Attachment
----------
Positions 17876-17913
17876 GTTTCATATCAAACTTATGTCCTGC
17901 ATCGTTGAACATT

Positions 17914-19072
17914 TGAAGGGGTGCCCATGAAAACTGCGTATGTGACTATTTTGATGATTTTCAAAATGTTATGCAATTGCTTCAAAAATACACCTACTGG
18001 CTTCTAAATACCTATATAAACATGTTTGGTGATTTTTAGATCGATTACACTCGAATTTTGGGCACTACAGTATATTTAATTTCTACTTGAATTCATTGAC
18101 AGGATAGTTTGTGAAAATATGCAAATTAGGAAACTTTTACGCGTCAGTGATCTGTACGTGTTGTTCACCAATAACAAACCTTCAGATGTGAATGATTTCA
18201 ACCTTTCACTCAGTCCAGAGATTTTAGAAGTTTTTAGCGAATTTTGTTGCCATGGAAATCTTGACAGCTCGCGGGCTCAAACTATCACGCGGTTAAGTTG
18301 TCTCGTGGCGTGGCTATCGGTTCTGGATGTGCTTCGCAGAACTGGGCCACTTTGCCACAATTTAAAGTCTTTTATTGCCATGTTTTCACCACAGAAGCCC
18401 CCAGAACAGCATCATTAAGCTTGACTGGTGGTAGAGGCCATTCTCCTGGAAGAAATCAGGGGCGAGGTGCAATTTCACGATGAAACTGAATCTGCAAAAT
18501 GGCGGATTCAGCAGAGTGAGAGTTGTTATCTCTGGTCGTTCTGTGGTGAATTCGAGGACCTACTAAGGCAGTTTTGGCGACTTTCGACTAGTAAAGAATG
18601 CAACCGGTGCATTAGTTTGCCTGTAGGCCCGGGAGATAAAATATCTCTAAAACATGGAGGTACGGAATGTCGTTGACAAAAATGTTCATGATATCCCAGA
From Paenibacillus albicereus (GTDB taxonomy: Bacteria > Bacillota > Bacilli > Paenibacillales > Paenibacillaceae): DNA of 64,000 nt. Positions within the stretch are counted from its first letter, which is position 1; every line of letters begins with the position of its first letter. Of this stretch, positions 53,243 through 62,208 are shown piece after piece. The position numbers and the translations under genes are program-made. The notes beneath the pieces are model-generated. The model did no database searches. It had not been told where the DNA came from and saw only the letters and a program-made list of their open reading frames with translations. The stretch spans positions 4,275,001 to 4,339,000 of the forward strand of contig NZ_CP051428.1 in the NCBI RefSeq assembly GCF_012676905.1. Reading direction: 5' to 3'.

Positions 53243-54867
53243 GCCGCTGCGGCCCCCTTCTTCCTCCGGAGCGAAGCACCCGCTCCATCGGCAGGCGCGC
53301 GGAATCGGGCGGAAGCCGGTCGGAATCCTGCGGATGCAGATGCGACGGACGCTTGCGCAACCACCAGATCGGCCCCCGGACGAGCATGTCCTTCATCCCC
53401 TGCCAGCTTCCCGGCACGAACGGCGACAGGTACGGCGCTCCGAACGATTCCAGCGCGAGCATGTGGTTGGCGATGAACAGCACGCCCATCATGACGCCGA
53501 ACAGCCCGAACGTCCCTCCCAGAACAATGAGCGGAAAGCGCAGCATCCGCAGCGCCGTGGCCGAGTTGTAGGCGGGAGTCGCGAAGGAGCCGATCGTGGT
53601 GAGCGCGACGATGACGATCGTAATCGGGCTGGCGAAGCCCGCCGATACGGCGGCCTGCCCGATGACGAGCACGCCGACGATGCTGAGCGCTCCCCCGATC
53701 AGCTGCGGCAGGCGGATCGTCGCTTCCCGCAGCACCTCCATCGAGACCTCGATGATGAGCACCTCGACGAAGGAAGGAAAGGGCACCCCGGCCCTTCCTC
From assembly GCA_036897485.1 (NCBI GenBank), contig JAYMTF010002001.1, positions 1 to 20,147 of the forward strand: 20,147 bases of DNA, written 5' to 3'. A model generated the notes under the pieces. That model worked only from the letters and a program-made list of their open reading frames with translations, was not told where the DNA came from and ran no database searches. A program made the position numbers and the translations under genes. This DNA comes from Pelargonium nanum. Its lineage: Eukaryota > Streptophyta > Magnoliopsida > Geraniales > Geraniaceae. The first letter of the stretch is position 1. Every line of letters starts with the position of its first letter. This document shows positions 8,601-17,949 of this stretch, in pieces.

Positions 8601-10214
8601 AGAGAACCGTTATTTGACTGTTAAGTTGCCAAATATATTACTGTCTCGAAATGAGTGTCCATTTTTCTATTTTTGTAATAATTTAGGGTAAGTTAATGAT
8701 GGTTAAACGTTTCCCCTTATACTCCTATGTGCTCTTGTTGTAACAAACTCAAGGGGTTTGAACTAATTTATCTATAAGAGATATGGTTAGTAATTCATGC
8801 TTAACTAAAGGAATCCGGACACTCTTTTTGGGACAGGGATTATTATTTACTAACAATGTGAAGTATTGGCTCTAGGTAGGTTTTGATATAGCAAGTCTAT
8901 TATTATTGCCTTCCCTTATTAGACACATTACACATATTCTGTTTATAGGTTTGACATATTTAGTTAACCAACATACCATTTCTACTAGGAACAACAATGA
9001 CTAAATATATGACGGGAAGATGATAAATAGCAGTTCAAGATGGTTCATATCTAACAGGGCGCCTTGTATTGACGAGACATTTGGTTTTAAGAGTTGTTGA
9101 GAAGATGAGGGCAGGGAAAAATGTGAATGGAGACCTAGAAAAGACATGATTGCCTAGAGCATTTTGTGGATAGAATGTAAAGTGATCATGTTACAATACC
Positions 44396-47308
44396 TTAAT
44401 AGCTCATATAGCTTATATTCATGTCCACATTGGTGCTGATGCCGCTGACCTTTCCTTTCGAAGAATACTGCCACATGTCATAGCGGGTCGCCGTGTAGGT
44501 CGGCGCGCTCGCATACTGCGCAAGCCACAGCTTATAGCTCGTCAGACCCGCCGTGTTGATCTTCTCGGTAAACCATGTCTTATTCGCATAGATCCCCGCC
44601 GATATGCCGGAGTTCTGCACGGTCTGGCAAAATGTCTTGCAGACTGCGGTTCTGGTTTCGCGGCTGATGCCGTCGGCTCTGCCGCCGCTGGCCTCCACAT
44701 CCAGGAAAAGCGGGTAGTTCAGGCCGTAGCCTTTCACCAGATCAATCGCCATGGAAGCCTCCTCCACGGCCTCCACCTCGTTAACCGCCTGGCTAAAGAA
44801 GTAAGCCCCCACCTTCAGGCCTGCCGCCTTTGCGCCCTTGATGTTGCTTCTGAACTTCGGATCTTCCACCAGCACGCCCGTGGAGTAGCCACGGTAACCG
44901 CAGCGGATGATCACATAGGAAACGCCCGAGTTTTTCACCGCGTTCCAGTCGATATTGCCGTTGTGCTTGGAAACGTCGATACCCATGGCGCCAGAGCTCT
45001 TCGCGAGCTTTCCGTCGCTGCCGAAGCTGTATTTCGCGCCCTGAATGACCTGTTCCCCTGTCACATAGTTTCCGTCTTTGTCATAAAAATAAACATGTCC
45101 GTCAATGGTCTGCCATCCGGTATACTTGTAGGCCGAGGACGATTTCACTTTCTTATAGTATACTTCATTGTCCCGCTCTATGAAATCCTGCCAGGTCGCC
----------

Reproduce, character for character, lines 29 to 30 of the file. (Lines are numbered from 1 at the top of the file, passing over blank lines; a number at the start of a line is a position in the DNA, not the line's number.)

Positions 44396-47308
44396 TTAAT